+
+<pre><code>category :some, qualifier: &quot;t&quot;
+</code></pre>
+
+<p>Or if you&#39;d like more to match:</p>
+
+<pre><code>category :some,
+ qualifiers: [&quot;t&quot;, &quot;title&quot;, &quot;titulo&quot;]
+</code></pre>
+
+<p>(This matches &quot;t&quot;, &quot;title&quot;, and also the italian &quot;titulo&quot;)</p>
+
+<p>Picky will warn you if on one index the qualifiers are ambiguous (Picky will assume that the last &quot;t&quot; for example is the one you want to use).</p>
+
+<p>This means that:</p>
+
+<pre><code>category :some, qualifier: &quot;t&quot;
+category :other, qualifier: &quot;t&quot;
+</code></pre>
+
+<p>Picky will assume that if you enter <code>t:bla</code>, you want to search in the <code>other</code> category.</p>
+
+<p>Searching in multiple categories can also be done. If you have:</p>
+
+<pre><code>category :some, :qualifier =&gt; &#39;s&#39;
+category :other, :qualifier =&gt; &#39;o&#39;
+</code></pre>
+
+<p>Then searching with <code>s,o:bla</code> will search for <code>bla</code> in both <code>:some</code> and <code>:other</code>. Neat, eh?</p>
+<h3 id='indexes-categories-from'>Option from</h3>
+<p>Usually, the categories will take their data from the reader or field that is the same as their name.</p>
+
+<p>Sometimes though, the model has not the right names. Say, you have an italian book model, <code>Libro</code>. But you still want to use english category names.</p>
+
+<pre><code>Index.new :books do
+ source { Libro.order(&#39;autore DESC&#39;) }
+
+ category :title, :from =&gt; :titulo
+ category :author, :from =&gt; :autore
+ category :isbn
+end
+</code></pre>
+
+<p>You can also populate the index at runtime (eg. with <code>index.add</code>) using a lambda. The required argument inside the lambda is the object being added to the index.</p>
+
+<pre><code>Index.new :books do
+ category :authors, :from =&gt; lambda { |book| book.authors.map(&amp;:name) }
+end
+</code></pre>
+<h3 id='indexes-categories-keyformat'>Option key_format</h3>
+<p>You will almost never need to use this, as the key format will usually be the same for all categories, which is when you would define it on the index, <a href="#indexes-keyformat">like so</a>.</p>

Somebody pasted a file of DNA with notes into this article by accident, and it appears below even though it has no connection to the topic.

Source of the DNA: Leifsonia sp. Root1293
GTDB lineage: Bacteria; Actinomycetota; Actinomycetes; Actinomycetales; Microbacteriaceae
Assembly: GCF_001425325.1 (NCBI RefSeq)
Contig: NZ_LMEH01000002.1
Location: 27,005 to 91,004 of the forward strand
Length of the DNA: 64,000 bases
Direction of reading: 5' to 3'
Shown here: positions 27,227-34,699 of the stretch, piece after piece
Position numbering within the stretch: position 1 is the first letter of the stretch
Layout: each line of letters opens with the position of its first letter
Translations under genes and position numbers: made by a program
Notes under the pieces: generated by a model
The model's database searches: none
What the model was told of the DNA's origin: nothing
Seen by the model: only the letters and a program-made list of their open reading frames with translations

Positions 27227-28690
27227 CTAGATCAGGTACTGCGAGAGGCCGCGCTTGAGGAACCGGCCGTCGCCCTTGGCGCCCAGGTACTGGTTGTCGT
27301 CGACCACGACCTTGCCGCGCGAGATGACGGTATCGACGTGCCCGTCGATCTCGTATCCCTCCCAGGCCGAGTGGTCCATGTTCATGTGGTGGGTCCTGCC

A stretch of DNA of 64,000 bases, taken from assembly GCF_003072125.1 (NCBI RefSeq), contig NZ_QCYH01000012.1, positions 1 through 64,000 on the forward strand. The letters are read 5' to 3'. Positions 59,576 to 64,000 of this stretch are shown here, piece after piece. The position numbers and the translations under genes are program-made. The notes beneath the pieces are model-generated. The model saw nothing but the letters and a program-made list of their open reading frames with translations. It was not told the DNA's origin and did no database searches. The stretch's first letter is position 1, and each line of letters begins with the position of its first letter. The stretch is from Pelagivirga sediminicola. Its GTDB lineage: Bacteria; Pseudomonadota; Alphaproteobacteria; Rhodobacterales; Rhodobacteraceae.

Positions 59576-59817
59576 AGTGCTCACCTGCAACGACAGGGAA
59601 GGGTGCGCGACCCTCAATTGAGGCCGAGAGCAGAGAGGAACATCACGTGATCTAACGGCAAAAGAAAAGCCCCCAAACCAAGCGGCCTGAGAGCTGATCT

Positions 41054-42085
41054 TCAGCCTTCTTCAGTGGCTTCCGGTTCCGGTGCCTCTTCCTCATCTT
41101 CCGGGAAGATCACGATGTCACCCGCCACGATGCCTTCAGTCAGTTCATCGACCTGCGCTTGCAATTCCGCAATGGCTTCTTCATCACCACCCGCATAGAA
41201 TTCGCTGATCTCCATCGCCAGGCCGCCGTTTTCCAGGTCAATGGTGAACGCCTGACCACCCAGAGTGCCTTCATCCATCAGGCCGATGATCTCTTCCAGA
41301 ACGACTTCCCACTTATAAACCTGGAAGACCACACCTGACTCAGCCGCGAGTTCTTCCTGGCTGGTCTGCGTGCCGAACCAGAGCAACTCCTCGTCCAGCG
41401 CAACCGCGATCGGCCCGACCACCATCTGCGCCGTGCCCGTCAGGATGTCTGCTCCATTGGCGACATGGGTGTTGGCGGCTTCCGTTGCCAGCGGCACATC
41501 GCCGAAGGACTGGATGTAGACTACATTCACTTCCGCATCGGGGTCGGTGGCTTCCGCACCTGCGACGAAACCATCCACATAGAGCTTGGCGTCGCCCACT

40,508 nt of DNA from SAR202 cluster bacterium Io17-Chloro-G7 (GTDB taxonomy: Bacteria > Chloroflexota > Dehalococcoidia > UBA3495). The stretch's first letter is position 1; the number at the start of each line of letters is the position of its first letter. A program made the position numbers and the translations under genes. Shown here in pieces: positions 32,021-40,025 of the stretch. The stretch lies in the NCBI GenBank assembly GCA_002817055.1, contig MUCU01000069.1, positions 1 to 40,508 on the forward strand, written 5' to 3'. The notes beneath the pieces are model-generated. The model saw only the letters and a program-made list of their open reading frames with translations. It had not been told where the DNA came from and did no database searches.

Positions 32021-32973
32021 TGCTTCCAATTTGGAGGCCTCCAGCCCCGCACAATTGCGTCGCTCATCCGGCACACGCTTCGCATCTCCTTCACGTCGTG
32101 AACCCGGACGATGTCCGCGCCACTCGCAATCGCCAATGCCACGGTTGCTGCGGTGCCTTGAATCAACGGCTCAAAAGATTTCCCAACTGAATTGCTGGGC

+
+<p>But if you need to, use as with the index.</p>
+
+<pre><code>Index.new &quot;books&quot; do
+ category :title,
+ :key_format =&gt; :to_s
+end
+</code></pre>
+<h3 id='indexes-categories-source'>Option source</h3>
+<p>You will almost never need to use this, as the source will usually be the same for all categories, which is when you would define it on the index, &quot;like so&quot;:#indexes-sources.</p>
+
+<p>But if you need to, use as with the index.</p>
+
+<pre><code>Index.new :books do
+ category :title,
+ source: some_source
+end
+</code></pre>
+<h3 id='indexes-categories-tokenize'>Option tokenize</h3>
+<p>Set this option to <code>false</code> when you give Picky already tokenized data (an Array, or generally an Enumerator).</p>
+
+<pre><code>Index.new :people do
+ category :names, tokenize: false
+end
+</code></pre>
+
+<p>And Person has a method <code>#names</code> which returns this array:</p>
+
+<pre><code>class Person
+
+ def names
+ [&#39;estaban&#39;, &#39;julio&#39;, &#39;ricardo&#39;, &#39;montoya&#39;, &#39;larosa&#39;, &#39;ramirez&#39;]
+ end
+
+end
+</code></pre>
+
+<p>Then Picky will simply use the tokens in that array without (pre-)processing them. Of course, this means you need to do all the tokenizing work. If you leave the tokens in uppercase formatting, then nothing will be found, unless you set the Search to be case-sensitive, for example.</p>
+<h3 id='indexes-categories-searching'>User Search Options</h3>
+<p>Users can use some special features when searching. They are:</p>
+
+<ul>